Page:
Capt. John H. Groce, Thirtieth Ohio, an officer of many rare and valuable qualities, and who led the first assault on Vicksburg, was killed, and Col. Wells S. Jones, Fifty-third Ohio, commanding brigade, severely wounded.

The regiments most conspicuous in their gallantry were the Seventieth, Forty-seventh, and Thirtieth Ohio; all the rest performed their duty equally well.

After the proper commander of the second Brigade fell, Col. James S. Martin, One hundred and eleventh Illinois, assumed command of it, led it in the assault, rendering distinguished service. Col. A. C. Parry, Forty-seventh Ohio, and Lieutenant-Colonel Philips, Seventieth Ohio, were also conspicuous in their performance of duty.

Maj. Thomas T. Taylor, Forty-seventh Ohio, acting judge-advocate of this division, preferring to serve with his regiment on the campaign, was severely wounded while fighting in the fort.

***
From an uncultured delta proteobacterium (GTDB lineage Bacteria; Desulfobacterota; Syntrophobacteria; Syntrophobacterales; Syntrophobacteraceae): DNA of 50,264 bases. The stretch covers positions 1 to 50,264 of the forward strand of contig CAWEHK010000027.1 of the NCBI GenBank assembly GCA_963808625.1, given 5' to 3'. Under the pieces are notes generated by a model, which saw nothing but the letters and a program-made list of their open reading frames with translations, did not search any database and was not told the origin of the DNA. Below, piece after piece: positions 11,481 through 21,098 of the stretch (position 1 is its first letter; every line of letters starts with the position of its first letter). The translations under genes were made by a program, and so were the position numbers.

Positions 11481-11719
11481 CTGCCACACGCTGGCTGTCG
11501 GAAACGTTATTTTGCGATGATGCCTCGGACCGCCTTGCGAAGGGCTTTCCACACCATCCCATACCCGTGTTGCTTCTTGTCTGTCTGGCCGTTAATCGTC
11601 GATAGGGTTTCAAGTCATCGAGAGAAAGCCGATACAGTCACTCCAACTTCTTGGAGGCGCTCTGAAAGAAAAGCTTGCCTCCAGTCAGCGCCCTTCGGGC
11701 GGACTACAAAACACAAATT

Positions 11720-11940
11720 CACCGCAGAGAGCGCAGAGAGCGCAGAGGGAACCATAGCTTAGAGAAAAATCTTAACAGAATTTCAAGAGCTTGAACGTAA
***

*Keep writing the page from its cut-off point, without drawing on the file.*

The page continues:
The captures were as follows: The garrison, including killed, 250 men and officers, 24 pieces of ordnance, with their equipment, 40 tons ammunition, a mouths supply of food for the garrison, the small-arms of the command, all the animals and equipments of a light battery, the horses of the officers, and a large amount of private stores placed in the fort for safety.

To my entire staff especial praise is due for their faithful and efficient conduct during the campaign.

After the frill of McAllister the division was directed to destroy the Gulf railroad for a distance of twenty miles west of the Ogeechee, which it proceeded to do in the most thorough manner, completing the work December 21.

I would respectfully call attention to accompanying reports of brigade commanders; also, to drawings of Fort McAllister,** and a map of the country passed over.

The supply train of this division on leaving Atlanta consisted of eighty-three six-mule wagons. I transferred to other commands after reaching the vicinity of this place 22,000 rations.

I am, very respectfully, your obedient servant
Brigadier-General of Volunteers


Special Hdqrs. Mil. Div. of the Miss.,